1. What about the sacraments?
The sacraments (or ordinances) are beautiful gifts that God has given to His church. Both baptism and the Lord's Supper remind us of what Christ has accomplished and reassure us of our new lives in Him. They should be joyful acts that unify Christ's church and glorify God.
Although they have spiritual significance, the sacraments are performed by man. We baptize. We partake of the Lord's table. Therefore, these are works (good ones at that). Because works in no way contribute to the basis of our justification, we can conclude with confidence that neither baptism nor the Lord's Supper is required for justification, and therefore, salvation.
2. What about The Apostles' Creed?
I have read and heard Christians who say that The Apostles' Creed spells out salvation sufficiently. The thinking (by some) is that the truths stated in this creed are all we need and that anything more specific divides the church.
As for me, I believe that while The Apostles' Creed is accurate, I do not believe it is sufficient. In other words, it leaves out a great deal of important information about salvation. Specifically, it does not speak to how guilty man can be made righteous before holy God. In other words, how is man justified?
Let's remember that all creeds are man-made documents, and therefore are not perfect. While I embrace the great truths of this document, I believe it is lacking in key areas.
3. Is it necessary to believe it for salvation?
Another way to ask this is, "Does a person have to believe in justification by faith alone in order to be saved?"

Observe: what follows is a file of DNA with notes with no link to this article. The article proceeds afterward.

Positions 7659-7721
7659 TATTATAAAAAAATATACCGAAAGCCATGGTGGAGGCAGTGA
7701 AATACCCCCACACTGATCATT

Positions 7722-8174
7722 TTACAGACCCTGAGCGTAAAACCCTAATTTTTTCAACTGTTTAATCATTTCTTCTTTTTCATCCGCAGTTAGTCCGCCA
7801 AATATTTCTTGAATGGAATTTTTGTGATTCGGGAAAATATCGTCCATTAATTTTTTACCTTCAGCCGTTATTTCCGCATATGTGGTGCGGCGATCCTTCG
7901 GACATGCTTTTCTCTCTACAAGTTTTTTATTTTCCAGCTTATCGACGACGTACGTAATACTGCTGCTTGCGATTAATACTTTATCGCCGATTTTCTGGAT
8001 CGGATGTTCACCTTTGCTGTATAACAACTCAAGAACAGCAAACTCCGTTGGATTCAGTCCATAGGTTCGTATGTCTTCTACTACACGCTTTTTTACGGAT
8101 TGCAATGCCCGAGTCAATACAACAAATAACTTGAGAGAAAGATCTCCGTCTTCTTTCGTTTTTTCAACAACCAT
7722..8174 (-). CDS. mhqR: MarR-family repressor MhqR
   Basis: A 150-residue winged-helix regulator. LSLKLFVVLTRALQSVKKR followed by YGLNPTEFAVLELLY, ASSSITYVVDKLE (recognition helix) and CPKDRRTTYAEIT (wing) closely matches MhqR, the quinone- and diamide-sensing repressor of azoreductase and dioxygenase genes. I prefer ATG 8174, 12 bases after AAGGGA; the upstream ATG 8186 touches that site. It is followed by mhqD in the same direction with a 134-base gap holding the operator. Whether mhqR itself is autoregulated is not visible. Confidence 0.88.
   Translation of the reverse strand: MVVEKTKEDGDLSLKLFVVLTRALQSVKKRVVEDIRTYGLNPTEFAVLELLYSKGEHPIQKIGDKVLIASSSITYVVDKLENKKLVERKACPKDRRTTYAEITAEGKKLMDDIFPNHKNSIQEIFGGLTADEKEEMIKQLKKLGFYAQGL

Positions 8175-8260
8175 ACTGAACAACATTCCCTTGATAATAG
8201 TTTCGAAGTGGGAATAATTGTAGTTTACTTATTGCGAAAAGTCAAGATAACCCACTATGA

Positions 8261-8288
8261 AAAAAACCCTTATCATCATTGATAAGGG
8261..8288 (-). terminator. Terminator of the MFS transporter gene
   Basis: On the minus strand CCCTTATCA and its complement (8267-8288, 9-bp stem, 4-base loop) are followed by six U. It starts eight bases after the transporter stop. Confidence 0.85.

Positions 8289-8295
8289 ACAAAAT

Or, with more words, "Does someone have to believe in justification by faith alone in order to be justified by faith alone?"
I'll admit that this is a difficult one.
First, in order to have a full and accurate understanding of the gospel, I believe that a person must believe in justification by faith alone.
Second, different people may believe this doctrine but state it differently (thus causing some difficulty in discussion).
Third, we are all faulty and therefore probably do not perfectly understand all nuances of the gospel.
Fourth, God is gracious.
Keeping all that in mind, I believe that a person can be saved even if he believes that some combination of faith and works leads to justification. However, I could be wrong and therefore would not want to be that person. If that person is relying on faith (but just happens to believe works are beneficial), then I think he will be saved. If, on the other hand, that person is actually relying on good works for salvation, then I fear for His soul.
Ultimately salvation is of the Lord. He will justify whomever He wills. Some will probably be justified by God even though they hold some faulty beliefs about this issue. Again, I'd rather not test God on that one.
The scriptures are clear. God justifies based on faith. This leads to good works. Let's not confuse the two.